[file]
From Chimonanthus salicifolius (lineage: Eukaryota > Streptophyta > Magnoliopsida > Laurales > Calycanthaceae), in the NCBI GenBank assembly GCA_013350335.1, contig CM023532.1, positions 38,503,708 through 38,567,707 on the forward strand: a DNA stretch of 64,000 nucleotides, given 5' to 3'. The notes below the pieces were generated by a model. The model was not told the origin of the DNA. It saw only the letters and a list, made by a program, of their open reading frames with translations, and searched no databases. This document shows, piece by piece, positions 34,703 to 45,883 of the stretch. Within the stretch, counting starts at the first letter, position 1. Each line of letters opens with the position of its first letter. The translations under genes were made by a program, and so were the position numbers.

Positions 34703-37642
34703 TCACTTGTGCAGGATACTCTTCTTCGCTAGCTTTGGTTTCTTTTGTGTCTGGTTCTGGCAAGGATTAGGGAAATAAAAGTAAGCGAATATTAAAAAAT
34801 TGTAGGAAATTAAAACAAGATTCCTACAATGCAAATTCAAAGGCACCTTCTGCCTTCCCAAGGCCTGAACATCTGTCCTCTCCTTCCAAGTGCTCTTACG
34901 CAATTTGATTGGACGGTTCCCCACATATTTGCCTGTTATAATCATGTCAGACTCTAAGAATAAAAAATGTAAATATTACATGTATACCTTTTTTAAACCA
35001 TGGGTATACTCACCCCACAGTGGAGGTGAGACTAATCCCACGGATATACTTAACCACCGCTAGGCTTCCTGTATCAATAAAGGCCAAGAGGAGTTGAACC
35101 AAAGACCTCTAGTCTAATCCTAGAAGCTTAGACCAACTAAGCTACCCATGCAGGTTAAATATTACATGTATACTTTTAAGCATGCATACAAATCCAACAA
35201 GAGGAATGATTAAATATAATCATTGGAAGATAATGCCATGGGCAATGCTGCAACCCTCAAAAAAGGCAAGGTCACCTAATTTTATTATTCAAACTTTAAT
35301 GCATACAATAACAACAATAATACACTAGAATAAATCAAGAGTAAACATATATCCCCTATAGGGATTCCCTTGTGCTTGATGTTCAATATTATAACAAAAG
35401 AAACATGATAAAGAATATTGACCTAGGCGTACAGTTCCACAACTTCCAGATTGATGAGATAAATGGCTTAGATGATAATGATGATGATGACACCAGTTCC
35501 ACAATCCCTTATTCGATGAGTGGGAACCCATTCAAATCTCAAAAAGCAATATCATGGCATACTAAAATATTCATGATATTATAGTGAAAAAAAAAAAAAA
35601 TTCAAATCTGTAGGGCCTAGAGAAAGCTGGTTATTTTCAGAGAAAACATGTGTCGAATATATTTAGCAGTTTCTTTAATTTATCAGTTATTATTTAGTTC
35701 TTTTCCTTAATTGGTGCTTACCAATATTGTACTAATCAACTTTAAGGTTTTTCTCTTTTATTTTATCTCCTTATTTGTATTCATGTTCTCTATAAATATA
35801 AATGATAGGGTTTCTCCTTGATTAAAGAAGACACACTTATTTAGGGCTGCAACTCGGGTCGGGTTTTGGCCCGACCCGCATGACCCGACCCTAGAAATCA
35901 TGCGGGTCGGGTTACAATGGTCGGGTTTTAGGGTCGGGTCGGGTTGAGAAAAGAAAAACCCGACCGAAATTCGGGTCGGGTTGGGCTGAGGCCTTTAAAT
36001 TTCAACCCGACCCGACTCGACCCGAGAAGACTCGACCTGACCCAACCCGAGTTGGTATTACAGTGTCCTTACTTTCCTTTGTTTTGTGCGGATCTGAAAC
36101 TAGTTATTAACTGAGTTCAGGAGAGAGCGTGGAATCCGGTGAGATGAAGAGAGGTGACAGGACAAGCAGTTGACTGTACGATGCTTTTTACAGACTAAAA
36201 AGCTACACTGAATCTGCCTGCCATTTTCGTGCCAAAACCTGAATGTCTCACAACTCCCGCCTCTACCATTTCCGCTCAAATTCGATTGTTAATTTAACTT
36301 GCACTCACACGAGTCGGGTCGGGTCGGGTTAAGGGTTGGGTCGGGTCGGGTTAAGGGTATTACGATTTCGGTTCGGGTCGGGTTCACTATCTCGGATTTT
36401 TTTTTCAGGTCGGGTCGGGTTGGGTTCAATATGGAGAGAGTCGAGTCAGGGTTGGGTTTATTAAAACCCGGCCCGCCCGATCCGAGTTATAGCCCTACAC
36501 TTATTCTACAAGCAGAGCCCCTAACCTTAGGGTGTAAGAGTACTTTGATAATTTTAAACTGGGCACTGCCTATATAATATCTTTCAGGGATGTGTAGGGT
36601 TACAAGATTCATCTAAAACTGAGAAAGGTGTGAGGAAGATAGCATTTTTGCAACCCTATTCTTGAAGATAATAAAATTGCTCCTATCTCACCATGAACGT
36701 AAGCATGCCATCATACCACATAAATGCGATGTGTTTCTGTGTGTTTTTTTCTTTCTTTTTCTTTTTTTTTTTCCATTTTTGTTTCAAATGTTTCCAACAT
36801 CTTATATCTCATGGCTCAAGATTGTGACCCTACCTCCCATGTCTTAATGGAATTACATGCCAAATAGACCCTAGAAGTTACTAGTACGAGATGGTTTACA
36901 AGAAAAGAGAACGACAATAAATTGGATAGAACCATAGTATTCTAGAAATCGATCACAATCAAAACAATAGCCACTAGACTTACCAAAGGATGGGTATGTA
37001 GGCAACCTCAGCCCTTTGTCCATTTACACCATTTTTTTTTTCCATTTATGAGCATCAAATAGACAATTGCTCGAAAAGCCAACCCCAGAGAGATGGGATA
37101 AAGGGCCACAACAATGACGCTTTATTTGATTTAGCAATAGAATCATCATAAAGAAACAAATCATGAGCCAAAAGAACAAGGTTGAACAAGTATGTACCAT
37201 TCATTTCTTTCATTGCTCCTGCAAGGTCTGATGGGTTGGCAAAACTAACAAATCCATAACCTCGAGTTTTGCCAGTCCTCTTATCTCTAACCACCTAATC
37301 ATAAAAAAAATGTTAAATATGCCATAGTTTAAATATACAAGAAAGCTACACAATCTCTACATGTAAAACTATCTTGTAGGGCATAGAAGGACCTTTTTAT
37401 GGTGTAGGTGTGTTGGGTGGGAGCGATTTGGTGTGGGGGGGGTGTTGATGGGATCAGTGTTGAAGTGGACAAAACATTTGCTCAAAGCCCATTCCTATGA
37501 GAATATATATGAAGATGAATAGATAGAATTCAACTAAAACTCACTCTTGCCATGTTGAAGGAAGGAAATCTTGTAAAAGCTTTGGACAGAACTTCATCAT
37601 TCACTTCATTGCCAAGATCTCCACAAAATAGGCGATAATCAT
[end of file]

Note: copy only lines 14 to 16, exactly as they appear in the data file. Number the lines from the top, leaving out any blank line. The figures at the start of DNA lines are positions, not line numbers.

35801 AATGATAGGGTTTCTCCTTGATTAAAGAAGACACACTTATTTAGGGCTGCAACTCGGGTCGGGTTTTGGCCCGACCCGCATGACCCGACCCTAGAAATCA
35901 TGCGGGTCGGGTTACAATGGTCGGGTTTTAGGGTCGGGTCGGGTTGAGAAAAGAAAAACCCGACCGAAATTCGGGTCGGGTTGGGCTGAGGCCTTTAAAT
36001 TTCAACCCGACCCGACTCGACCCGAGAAGACTCGACCTGACCCAACCCGAGTTGGTATTACAGTGTCCTTACTTTCCTTTGTTTTGTGCGGATCTGAAAC